Dog Walks in Stow-on-the-Wold

  • Adults Ages 13 or more Children Ages 2 - 12 Infants Under 2
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Dog Walks in Stow-on-the-Wold

In the north Cotswold’s, all roads lead to the hill-top town Stow-on-the-Wold. A picture-perfect quintessentially British town surrounded by history, pleasurable stays, and the countries oldest Inn. What’s more, there are plenty of long and short walks allowing your furry friend to stretch their legs!

So here are 5 of our favorite British walks with gorgeous countryside, in and around Stow-on-the-Wold, rated by us. Remember, if you build up an appetite from all your substantial walking, we offer a real hearty pub lunch, and of course, we’re dog friendly.

 

The Maugersbury Walk
Digbeth Street, Stow-on-the-Wold
Rating: 4 Stars

For a short walk with plenty of typically Cotswold-like scenes and ample views, the Maugersbury walk is perfect for you. A fun little brisk walk, with traditional Cotswold stone walls, plush green fields and more than enough space for your dog to run for miles.

Walk Duration: 45 mins to one hour.
Starting Point: The Market Square, Digbeth Street.
Terrain: Flat, but a little muddy during rainy times!

Distance: 4.5 miles
What’s There: nearby car parking (the coach park), on lead areas, and suitable for large prams.

 

The Town Trail
Stow-on-the-Wold
Rating: 4 Stars

An ideal spot for a quick walk with well-behaved doggies (best kept on leads as there is light traffic). Take an interesting stroll around the historic town and pass ST Edwards Church, the stocks and end up outside The Porch House, the oldest inn in the country, dating back to 947AD! Certainly, a stroll for a puppy, a smaller or elderly dog with less energy.

Walk Duration: 30 mins
Starting Point: Near the racecourse at Seven Meadows Road
Terrain: Slightly uneven pavements, but mainly flat.
Distance: 1 mile
What’s There: parking spots everywhere, a fudge shop, a dog-friendly pub & the world’s oldest inn!

 

The Gloucestershire Way
Stow-on-the-Wold
Rating: 5 Stars

A long walk through the infamous contrasting landscape of Gloucestershire. There are three distinct sections to this route, but we recommend starting in Stow-on-the-Wold and continuing through the rolling hills and steep valleys of the Cotswold’s to Winchcombe-Tewkesbury. To make your walk even more legendary, we suggest booking an overnight stay at The Sheep or The Porch House for a well-earned relaxing evening.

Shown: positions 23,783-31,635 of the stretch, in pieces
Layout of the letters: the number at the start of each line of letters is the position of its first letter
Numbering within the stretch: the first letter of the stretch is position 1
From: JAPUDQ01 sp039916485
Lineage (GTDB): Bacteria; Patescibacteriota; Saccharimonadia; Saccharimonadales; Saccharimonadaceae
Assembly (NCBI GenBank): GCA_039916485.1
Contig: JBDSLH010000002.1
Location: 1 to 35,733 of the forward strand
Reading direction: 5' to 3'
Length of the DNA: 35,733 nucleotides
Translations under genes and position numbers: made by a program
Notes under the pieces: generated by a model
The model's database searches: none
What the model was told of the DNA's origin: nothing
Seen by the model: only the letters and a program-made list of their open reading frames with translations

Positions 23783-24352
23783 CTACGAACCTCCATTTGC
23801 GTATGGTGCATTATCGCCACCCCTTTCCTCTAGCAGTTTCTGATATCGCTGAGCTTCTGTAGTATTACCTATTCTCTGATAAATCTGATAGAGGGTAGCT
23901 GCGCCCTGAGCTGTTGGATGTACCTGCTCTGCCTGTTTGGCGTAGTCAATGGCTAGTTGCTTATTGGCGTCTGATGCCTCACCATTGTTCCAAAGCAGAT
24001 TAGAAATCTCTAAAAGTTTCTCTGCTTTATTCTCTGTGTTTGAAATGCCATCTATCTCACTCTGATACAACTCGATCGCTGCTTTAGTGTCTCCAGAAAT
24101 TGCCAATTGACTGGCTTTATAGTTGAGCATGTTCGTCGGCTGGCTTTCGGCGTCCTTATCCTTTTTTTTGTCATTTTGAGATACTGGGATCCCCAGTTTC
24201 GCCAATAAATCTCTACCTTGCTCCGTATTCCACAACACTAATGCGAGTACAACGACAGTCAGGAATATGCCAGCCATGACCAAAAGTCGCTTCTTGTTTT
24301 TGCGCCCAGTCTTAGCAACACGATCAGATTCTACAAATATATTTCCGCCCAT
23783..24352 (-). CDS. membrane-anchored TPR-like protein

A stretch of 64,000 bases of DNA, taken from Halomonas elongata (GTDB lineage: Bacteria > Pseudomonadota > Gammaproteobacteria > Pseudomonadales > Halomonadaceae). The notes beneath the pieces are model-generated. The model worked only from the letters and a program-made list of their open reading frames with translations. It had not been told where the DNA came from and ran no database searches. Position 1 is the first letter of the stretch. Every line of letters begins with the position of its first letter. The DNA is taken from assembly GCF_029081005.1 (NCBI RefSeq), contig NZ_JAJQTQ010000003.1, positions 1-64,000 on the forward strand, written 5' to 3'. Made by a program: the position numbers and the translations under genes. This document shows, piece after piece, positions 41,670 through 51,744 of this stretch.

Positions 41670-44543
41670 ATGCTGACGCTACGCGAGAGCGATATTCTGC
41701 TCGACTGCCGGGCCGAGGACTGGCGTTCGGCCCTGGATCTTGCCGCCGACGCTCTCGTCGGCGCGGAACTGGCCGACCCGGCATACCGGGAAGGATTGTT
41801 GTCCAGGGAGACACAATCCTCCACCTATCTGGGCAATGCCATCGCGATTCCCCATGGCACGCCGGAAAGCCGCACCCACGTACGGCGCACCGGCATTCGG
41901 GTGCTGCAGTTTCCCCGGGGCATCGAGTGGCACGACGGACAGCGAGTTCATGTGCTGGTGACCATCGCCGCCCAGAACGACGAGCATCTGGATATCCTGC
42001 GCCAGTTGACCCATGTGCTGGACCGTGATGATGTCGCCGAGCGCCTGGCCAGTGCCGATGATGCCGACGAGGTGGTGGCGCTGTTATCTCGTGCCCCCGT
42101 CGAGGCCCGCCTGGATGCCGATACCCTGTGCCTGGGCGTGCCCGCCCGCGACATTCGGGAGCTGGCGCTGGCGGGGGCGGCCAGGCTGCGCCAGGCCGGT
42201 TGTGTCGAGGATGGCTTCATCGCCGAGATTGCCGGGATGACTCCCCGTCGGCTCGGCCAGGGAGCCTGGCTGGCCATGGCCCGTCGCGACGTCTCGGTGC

Walking Duration: Easily several hours
Starting Point: The Information Centre
Terrain: Tricky, with steep hills and flats (best for confident walkers!)
Distance: 12 – 24 miles
What’s There: Miles and miles of challenging landscapes…and parking.

 

The Ancient Stow Well
Stow-on-the-Wold
Rating: 4 Stars

A delightful short walk consisting of green meadows and fields in every direction. There is plenty of opportunities to let your dog run free (and children too?) Of course, a popular element of this walk is the ancient well, which is still active, and water was brought up to Stow’s town center until the last century! Enjoy the lovely views over green fields and see Stow on the Wold from a very different direction.

Starting Point: The town center

Terrain: Easy walking, no problem with prams. Fine in any weather condition
Distance: Approx. 1 Mile
What’s There: Car parking, an ancient well, woodlands, on and off lead areas.

 

The Lower Slaughter Mill Walk
Lower Slaughter to Stow-on-the-Wold
Rating: 5 stars

An intermediate walk, best for those sure-footed individuals, ready to tackle a range of terrains. Dogs will adore the freedom here with streams, canals, and plenty of fields to roam and explore. The route also brings you through Bourton-on-the-Water, another utterly stunning country village known as Venice of the Cotswold’s.

Starting Point: Lower Slaughter
Terrain: Tricky terrains with a mild challenge!
Distance: 9.1 miles
What’s There: Accessible with public transport, cafes, restrooms, and pubs along the route.

 

If you decide you’ve had enough walking for one day and need a refreshing beverage or a jolly-good heart-warming meal, pop into The Porch House. For a roaring fireplace with medieval markings, wonky ceilings, and head-banging door frames (watch out!) you can feel the history as soon as you walk in. The Porch House offers a range of classic dishes, from the Winter Ploughman’s sharing board to a remake of the nation’s favourite dish, Ale-battered haddock with chunky chips. Oh, and don’t forget we’re experts in the Great British Institution that is the mighty Sunday Roast.

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